Gagendra Babu : Artist In Focus

Early Life

Gagendranath Tagore was born in 1867 in Kiolkata, in Jorasanko. The Tagore house at Jorasanko was synonymous with art and culture. He was born into a family whose creativity defined Bengal’s cultural life. The Tagore family were avant garde artists and artisans, literateurs and brought a new way of thinking about art. 

One must understand how deeply the family is steeped in history to understand the impact it had on Gaganendranath. The eldest son of Gunendranath Tagore,  grandson of Girindranath Tagore there was a weight on his shoulders to add to the artistic heritage. Being the great-grandson of Prince Dwarkanath Tagore was no mean feat!

Abanindranath, was a famous artist, who pioneered the Bengal School of Art.  Furthermore, he was a nephew of the poet laureate Rabindranath Tagore and the paternal great-grandfather of actor Sharmila Tagore. The two of them also shared a great artistic camaraderie. So one can see how different influences were on their way to add flavour to what he was going to do.


In order to understand the Bengal School of art, it would be helpful to understand the people who made it. They were the ‘Babus’, technically Babu is an endearment, but in the dawn of pre-independence it signified a group of people. 

The 1820s had seen the orthodoxy of the Bengali bhadralok, the gentleman. However, further into the 19th century one saw the growth of the Brown Sahib. Bhadralok was the popular nomenclature for the English-educated and cultured, mostly upper-caste, wealthy Hindu Bengalis. The Bhadralok was the precursor to the ‘Babu’. A bhadralok can be a Babu but not the other way round. Here’s why-

The Babu was a distinct class in Bengal, birthed from the subservience to the British Raj. Thus, the Bengali babu was admired for his fortune and mocked for his luxurious lifestyle. Dandies they were, obsessed with their opulence. Tagore, himself a member of the landed gentry of Bengal, often did use the babu as fodder for a scathing study through cartoons. He had distinctly positioned himself from the Brown-Babu culture. The Tagore family was invested in the revival and nurturing what was endemic to Bengal.

Owing to Lord William Bentinck’s Permanent Settlement Act of Bengal, property in land was vested in a certain number of landlords. They had to pay a feudal tax to the Company and to retain the bulk of the rent collected from the peasantry for themselves. This was creation of the first middle-class of India, the landed gentry, and Bhadra Lok in Bengal. These gentlemen were absentee landlords. Who derived their earnings from their vast estates in the country, but lived between the enormous palaces in the village and the big houses in Calcutta. They were also honoured with the titles of Raja, Nawab, Rai Bahadur, etc. Furthermore, they were jocularly known as the “Brown Barons”.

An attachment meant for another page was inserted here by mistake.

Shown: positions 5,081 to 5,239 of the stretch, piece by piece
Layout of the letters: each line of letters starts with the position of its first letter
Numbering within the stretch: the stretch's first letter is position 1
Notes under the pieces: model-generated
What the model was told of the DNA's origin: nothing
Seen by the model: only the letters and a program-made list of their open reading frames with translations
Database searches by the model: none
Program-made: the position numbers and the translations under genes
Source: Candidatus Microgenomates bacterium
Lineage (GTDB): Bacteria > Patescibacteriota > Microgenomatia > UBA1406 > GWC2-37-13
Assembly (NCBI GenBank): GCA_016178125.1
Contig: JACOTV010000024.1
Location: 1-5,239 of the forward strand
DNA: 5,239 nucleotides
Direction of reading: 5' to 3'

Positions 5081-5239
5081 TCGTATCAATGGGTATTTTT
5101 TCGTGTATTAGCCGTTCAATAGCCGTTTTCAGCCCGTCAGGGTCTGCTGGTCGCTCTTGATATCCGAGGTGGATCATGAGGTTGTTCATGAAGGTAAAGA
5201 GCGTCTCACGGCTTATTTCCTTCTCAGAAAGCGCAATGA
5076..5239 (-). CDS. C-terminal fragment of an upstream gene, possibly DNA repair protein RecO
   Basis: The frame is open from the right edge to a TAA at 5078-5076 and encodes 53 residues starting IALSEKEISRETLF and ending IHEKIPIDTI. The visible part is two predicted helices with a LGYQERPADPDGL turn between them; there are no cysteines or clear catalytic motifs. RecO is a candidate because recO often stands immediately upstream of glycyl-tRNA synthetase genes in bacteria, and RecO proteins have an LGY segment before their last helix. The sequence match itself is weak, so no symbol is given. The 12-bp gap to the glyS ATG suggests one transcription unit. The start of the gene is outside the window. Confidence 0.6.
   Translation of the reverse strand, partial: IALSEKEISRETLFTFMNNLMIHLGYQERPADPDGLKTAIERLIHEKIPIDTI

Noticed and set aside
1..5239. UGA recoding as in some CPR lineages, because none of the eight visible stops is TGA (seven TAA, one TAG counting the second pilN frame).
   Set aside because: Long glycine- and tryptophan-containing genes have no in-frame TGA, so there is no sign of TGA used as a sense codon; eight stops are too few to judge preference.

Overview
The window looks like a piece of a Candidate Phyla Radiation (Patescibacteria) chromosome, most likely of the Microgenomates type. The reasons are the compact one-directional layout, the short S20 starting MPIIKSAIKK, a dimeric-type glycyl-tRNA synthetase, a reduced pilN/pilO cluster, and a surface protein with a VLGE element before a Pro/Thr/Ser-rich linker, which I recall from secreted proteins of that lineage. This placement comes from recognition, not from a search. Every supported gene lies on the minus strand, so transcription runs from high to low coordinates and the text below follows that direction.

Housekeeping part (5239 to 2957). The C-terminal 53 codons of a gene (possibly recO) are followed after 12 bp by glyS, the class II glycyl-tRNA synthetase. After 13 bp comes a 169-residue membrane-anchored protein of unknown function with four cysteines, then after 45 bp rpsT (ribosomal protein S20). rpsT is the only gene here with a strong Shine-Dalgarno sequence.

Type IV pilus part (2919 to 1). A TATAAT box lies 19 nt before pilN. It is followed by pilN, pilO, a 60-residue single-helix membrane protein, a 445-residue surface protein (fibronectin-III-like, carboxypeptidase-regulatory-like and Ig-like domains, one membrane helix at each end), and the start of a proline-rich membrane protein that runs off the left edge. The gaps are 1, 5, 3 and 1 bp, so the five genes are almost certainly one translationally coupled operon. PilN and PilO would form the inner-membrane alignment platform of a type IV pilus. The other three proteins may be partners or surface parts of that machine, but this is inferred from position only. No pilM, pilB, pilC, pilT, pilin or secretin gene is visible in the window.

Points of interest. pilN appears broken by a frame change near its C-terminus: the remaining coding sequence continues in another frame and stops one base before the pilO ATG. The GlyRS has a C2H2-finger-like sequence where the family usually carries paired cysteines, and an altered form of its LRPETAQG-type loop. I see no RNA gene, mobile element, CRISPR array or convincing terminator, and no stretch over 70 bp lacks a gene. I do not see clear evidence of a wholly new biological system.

Early samples of Gagan babu’s paintings were in the form of postcards. He sent these to his daughter from Puri on a visit. These dated back to 1907. Comprised of seascapes, done with some quick brush strokes and thin washes of colour they are snapshots of the sea. The other possible early works are pencil portraits in the manner of Jyotirindranath.

It was a very difficult time for the family, incidentally. Dealing with the death of his elder son there was a great gloom over the family. In order to provide a congenial diversion kirtans and kathas were arranged. Gagan babu proceeded to sketch some of the pundits and kirtankars.

1906 and 1910, saw him study and hone the famous Japanese brush techniques, inspired by Far Eastern art. This he seamlessly incorporated this into his own work.

His illustration Jeevansmriti, for his famous nephew is a masterpeice. As well as several of his short stories, KabuliwalaPhalguni and some poems from Gitanjali.

1917 would see a definite shift in his style of work. Gangendranath Tagore abandoned the revivalism of the Bengal School and took up caricature. The Modern Review published many of his cartoons in 1917. From then onwards, his satirical lithographs appeared in a series of books, including Play of OppositesRealm of the Absurd and Reform Screams.

Gaganendranath also took a keen interest in theatre, and wrote a children’s book in the manner of Lewis Carroll, Bhodor Bahadur (‘Otter the Great’)


Unfortunately there are no detailed preserved accounts of all his achievements, unlike his brother Abanindranath’s work. Gaganendranath never indulged in introspective or confessional writings. It seems that Gangababu was a painter, who was supremely indifferent to the value of his own creative genius as was noted by Rathindranath.

One can find references of some series as per the stylistic evolution of the works

The first phase (till 1911)  were based on Japanese brushworks, he did small scenes and scapes.

The Second phase (1911-1915) was with black ink on gold paper. This finally evolved to the Cubist experiments in ink and colour.

The Tagore Family, between them boast of a history of over three hundred years. It is one of the leading families in India and is regarded as a key influence during the Bengal Renaissance.

The illustrious family has contributed substantially in the fields of business, social and religious reformation, literature, art and music.